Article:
Who knew there was so much to bee-keeping? In his latest despatch, Brian the Beekeeper reports on the trials and tribulations of the Torridon bee colony in what has turned out to be a difficult summer.
After a promising start to the beekeeping season, it all went down hill in July thanks to very wet and cold weather. Any honey the bees had secured was eaten by them just to stay alive. The Torridon hive, along with another 80 that I own, have all had to be fed sugar syrup to keep the colonies going.
Summer is not over yet and all the wild flowers are later than normal coming into bloom. I wait anxiously for signs of the lime trees coming into flower. However Edinburgh’s trees are blooming and given the chance of some warmer weather, the bees will soon make up for lost time.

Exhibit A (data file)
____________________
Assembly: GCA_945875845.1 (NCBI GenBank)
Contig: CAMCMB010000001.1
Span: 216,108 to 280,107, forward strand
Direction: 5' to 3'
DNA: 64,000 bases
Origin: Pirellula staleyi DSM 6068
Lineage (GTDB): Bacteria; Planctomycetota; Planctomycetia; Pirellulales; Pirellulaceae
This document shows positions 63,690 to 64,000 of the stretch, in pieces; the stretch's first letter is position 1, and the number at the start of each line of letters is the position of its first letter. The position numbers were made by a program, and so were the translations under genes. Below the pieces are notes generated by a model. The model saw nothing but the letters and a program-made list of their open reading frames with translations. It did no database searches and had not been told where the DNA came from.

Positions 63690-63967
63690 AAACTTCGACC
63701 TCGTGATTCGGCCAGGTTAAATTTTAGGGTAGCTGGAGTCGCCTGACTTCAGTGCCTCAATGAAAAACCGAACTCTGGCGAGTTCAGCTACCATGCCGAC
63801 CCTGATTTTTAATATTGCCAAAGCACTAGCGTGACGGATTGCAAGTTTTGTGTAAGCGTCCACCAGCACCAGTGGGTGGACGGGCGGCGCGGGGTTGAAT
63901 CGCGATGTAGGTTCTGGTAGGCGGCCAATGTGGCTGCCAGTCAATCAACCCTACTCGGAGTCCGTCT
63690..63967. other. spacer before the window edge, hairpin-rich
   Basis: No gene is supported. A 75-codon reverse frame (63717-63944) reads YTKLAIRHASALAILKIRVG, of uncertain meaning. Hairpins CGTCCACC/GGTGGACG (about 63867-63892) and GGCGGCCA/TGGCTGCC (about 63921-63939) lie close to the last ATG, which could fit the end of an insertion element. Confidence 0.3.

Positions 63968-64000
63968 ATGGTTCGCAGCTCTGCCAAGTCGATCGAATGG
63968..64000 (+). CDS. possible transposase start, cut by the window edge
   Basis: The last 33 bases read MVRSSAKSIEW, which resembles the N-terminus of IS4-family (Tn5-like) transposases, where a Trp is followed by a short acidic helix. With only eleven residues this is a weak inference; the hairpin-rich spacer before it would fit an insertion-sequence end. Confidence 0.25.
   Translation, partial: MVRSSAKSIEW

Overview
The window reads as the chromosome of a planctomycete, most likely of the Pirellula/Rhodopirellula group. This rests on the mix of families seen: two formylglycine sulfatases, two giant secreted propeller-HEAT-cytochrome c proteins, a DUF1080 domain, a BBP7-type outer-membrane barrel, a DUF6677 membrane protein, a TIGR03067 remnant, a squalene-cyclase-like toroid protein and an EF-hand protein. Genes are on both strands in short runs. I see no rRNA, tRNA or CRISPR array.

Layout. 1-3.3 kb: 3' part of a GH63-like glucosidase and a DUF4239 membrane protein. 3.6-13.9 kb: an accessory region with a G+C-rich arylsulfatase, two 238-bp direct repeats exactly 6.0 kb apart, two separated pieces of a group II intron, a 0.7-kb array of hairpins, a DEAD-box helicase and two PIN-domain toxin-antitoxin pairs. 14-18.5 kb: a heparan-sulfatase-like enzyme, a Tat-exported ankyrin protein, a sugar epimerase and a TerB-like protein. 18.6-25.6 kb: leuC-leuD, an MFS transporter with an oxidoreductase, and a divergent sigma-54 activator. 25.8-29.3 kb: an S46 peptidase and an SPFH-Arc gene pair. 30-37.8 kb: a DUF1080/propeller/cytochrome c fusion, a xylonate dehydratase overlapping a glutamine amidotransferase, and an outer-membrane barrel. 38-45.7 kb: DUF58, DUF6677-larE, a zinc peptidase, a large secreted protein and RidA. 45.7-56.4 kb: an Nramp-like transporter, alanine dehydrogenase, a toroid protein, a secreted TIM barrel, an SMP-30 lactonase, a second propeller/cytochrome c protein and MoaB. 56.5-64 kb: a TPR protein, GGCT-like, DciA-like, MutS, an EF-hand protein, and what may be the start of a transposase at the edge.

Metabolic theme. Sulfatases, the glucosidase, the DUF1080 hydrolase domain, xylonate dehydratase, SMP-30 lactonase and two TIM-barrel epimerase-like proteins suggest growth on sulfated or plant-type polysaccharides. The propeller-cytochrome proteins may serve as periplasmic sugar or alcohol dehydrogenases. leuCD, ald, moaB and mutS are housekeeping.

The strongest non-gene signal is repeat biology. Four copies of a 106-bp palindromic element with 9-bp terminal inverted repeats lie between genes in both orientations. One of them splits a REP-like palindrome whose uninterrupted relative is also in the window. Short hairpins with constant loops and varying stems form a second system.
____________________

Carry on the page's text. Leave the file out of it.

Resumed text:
With the permission of the Torridon, I would like to take the hive on holiday to the heather moors and with a bit of luck and a few prayers, we might get some heather honey.
The hive was united with its new queen after I removed the queen mother and let her daughter reign over the colony. The new queen is in the older-looking of the two boxes (above) and by placing a sheet of newspaper between the two boxes, they will become one colony again. It takes them about 24 hours to eat their way through the paper in their efforts to kill each other. The problem is both colonies have their own distinct odour. However that 24 hours gives them time for their pheromones to mix together and become one colony again.